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So, I don’t have to pay anything monthly? What’s the catch?

While a monthly principal and interest mortgage payment is not required, the homeowner is still responsible for paying other costs – namely their homeowners insurance premiums, HOA dues, and property tax bills. Reverse mortgage borrowers who struggle to make ends meet day-to-day may find it difficult to use their reverse mortgage proceeds to pay their living expenses as well as these financial obligations. It’s important to look at all revenue streams and consult with a financial advisor and/or tax professional to make sure that one will have the funds needed to cover monthly housing obligations.

If a borrower falls behind on their property taxes, insurance premiums or if they fail to maintain the home (the property must be kept safe for continued occupancy by the homeowner) the lender can call the loan due. If a borrower finds him or herself in this situation and cannot afford to pay the loan back, then foreclosure is a possibility.

Thankfully, in order to be approved for a reverse mortgage, the homeowner must agree to financial consultation from an FHA-approved reverse mortgage counselor. This helps protect the borrower from entering into a program that they may not be financially prepared for.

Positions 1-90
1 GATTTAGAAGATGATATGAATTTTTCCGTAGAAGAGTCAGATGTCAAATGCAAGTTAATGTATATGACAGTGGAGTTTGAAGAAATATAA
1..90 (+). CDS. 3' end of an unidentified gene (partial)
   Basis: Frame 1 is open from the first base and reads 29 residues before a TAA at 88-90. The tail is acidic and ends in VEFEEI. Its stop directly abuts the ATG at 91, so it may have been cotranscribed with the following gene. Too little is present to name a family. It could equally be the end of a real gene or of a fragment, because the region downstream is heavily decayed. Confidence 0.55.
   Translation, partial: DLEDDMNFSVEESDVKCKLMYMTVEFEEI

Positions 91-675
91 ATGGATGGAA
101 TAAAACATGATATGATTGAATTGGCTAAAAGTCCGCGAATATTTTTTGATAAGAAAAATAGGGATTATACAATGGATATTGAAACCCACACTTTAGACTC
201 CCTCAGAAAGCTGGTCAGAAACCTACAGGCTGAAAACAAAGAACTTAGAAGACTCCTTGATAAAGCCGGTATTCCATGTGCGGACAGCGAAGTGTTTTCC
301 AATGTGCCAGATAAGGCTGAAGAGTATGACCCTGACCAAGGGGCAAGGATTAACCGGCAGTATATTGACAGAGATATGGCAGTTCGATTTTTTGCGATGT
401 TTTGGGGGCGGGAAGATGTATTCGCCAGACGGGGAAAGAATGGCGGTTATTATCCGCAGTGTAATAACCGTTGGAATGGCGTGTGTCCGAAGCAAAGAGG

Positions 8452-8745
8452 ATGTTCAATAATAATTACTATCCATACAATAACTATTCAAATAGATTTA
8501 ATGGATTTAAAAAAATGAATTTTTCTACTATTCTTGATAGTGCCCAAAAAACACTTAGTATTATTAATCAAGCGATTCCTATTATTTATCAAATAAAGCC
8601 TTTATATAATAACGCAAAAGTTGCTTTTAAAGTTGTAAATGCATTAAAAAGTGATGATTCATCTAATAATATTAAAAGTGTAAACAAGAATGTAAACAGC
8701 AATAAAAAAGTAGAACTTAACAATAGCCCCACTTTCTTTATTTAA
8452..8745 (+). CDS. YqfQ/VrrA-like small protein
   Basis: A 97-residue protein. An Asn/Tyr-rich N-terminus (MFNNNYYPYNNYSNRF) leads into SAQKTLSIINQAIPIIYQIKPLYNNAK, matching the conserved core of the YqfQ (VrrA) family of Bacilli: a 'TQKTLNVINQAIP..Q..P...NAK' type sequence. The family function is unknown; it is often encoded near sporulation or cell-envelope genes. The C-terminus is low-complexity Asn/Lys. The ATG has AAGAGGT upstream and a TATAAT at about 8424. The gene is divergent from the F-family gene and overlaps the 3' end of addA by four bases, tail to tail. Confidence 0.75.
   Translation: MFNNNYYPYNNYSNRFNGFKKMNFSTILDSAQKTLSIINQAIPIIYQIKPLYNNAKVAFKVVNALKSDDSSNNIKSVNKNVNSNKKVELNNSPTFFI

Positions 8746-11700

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Which is Less Risky – Lump Sum or Regular Payments?

Borrowers who opt to take out a lump sum are statistically more likely to face the risk of foreclosure. If a reverse mortgage borrower finds him or herself in a financially unstable position, they may have limited options after the lump sum of money runs out.

To prevent this situation, borrowers are encouraged to carefully examine their financial situation before applying for a reverse mortgage. Borrowers who make use of reverse mortgage proceeds as supplemental income rather than relying on it to pay for everything, are much more likely to enjoy financial security and a low risk of foreclosure.

Opting to receive regular payments instead of a lump sum is generally considered a less-risky choice; however, there is no such thing as a risk-free mortgage. Your best bet is to discuss your financial needs with a trusted financial counselor and request a free consultation with a reverse mortgage specialist in your area.

Learn more about how people are using home equity conversion mortgages for purchasing homes:

Please keep in mind that the reverse mortgage industry is constantly changing and some of the information contained on this site may not be current. Please ask a licensed reverse mortgage professional for up-to-date guidelines.